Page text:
Chinese Hand Pulled noodles recipe
Lamian is a type of Chinese noodles, hand pulled and made with only flour, water and salt. Some say it’s a lost art but I have to disagree, you don’t have to go very far in China to find restaurants or outlets specialising in lamian and it seems to me that these days, everywhere you look online, there’s a video of someone pulling some noodles! They do vary in thickness, from slightly wide and flat to extremely fine, so fine that it’s hard to believe they are hand made!
I first came across lamian some years ago in China and have been fortunate enough to have eaten different variations, including my favourite, made by the . The noodles themselves are fairly similar but it’s what they’re served with that makes the difference, I remember being completely bowled over by the combination of Chinese noodles and lamb stew – totally unexpected!
The Uyghurs are an ethnic group found in Xinjiang, northwest China, an area officially recognised as being autonomous, much like Tibet. The Uyghurs identify themselves culturally and ethnically with other central Asian cultures, for one thing, unlike the Chinese in China, the Uyghurs are muslims. Their cuisine is therefore a delightful mix of what is to their East, West and to some extent the North (Russia).
Born and bred Singaporean, noodles are second nature to me, we eat them for breakfast, lunch, dinner, as a snack, or for no reason at all! But this, fresh, handmade noodles served with a light but delicious, lamb and vegetable stew was an experience that haunted me, I had nothing else for days after! The Uyghur lady was so kind, actually, probably felt sorry for me, whatever her reason, she sat me down and showed me how she made the noodles and more importantly, the stew. That lesson has stayed with me all these years and while the stew is something I’ve made countless of times (marvellous with baguettes!), the fresh lamian noodles is a fairly new endeavour. Until recently, I’d resorted to shop bought, but that is now a thing of the past! I’ve made them every weekend now for a while and am definitely getting better at it!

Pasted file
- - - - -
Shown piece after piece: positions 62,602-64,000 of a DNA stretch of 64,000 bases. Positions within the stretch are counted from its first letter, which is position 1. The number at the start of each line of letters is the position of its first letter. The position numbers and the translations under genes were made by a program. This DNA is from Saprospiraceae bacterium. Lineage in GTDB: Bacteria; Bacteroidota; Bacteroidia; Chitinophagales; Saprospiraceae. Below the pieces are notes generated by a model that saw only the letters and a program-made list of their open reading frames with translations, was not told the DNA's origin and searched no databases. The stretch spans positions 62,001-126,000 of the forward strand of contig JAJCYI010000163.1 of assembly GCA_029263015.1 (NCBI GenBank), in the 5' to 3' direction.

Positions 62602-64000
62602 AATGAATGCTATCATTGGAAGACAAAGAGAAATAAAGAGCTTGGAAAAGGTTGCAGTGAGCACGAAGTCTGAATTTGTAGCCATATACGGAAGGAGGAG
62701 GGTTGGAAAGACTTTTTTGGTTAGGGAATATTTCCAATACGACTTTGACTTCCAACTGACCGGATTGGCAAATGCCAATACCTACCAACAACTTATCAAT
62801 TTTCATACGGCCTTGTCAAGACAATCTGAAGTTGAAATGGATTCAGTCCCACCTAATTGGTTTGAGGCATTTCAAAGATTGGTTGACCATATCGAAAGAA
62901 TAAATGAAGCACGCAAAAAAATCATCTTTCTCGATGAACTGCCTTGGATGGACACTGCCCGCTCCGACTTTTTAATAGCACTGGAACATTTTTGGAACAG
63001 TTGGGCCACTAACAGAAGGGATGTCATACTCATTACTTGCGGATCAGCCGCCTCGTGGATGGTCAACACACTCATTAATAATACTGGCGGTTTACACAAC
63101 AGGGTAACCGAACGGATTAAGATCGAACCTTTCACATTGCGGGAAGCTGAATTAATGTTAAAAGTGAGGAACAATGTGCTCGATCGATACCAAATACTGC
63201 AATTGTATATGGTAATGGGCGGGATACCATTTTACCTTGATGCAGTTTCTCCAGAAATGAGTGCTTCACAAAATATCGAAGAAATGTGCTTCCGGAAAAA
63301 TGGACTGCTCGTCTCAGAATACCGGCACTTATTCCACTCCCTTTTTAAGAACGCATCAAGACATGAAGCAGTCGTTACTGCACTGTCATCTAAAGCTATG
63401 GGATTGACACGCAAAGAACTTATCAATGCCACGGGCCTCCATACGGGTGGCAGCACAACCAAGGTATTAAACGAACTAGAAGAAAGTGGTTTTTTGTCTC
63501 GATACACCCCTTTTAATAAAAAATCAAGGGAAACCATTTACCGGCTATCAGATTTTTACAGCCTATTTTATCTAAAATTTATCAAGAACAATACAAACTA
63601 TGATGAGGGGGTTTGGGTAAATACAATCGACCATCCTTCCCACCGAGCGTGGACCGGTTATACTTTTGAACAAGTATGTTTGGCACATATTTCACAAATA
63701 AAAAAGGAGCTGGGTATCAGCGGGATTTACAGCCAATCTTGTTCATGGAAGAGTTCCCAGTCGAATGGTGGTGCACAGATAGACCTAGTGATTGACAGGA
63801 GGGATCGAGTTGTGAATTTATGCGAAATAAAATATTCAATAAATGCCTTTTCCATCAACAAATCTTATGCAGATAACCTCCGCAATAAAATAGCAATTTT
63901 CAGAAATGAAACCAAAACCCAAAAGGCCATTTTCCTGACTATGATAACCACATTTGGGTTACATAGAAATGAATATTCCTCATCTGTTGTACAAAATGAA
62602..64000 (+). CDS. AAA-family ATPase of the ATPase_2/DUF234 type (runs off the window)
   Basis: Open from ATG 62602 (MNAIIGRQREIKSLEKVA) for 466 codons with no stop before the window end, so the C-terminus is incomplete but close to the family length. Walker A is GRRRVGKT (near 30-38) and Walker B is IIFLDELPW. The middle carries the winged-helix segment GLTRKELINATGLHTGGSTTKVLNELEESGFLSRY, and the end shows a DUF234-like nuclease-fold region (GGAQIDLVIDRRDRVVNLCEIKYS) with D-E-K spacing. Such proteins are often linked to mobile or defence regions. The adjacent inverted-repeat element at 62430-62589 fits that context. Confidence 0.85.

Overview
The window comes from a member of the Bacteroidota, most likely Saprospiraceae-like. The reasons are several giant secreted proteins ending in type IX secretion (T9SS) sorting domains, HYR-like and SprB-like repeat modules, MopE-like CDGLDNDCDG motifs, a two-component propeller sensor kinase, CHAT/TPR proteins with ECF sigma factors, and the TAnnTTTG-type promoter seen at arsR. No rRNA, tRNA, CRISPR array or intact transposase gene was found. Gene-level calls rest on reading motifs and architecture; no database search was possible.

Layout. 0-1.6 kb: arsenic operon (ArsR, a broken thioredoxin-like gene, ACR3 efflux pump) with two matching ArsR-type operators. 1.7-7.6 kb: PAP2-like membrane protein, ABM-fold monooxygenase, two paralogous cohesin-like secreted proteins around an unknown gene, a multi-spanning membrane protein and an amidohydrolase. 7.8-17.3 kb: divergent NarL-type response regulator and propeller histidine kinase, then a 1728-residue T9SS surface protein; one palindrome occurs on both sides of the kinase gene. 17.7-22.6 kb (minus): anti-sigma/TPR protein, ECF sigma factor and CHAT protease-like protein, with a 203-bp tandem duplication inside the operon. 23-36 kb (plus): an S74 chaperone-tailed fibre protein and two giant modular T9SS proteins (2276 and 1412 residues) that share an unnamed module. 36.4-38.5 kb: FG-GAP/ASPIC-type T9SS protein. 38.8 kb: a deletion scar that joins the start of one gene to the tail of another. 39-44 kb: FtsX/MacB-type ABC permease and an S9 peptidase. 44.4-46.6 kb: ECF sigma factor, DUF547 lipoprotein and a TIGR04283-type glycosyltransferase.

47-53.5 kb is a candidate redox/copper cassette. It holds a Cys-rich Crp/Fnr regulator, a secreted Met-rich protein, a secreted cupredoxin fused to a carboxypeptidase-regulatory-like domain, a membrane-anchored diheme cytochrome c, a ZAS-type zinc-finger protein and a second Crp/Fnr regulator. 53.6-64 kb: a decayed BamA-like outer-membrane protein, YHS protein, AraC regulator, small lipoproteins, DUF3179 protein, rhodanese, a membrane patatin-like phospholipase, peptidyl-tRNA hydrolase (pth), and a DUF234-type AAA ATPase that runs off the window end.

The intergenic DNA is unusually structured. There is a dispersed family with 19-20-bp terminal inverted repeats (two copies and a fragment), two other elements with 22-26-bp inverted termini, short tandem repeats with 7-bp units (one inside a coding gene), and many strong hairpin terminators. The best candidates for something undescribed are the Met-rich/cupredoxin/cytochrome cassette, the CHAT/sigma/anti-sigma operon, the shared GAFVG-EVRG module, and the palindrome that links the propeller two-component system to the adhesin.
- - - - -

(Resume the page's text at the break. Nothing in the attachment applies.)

Making Lamian at Home
There’s so much written out there about the dough for lamian – high gluten, low gluten, cold water, warm water, lye water, kansui, sodium bicarbonate – it boggles the mind! All I can say is this, if you are interested in trying your hand at lamian, the only thing that’s going to help is time & experience! I’ve used high gluten flour, regular plain flour and yesterday, “00” flour for the first time. Guess what? They all stretched fine for me. However, I must emphasise that at the time of writing this, autumn 2013, I am only a novice, and my “pull” isn’t as long as lamian masters, which some flours might not stand up to.
One of the key things I find that helps the stretch and prevents breakage, is resting, twice before the pull & I like to let the stretched noodles rest about 2-3 minutes if I find that they are resisting the stretch. The Uyghur method I learnt uses vegetable oil to coat and after the initial stretch, you coil the dough on a plate, rest again, then start the acrobatics. While I do prefer the oil to the flour method, I don’t always coil my dough. The dough also wants to be wetter than usual, something that took me by surprise, this also aids the stretch. Talk is cheap, right, so here’s the recipe, same ratio for all types of flour I’ve used. Start with regular old plain flour, as a base.
The pictures here are from my 3rd try at making lamian. I’m fairly happy with their thickness, when I make them these days, they’re marginally thinner.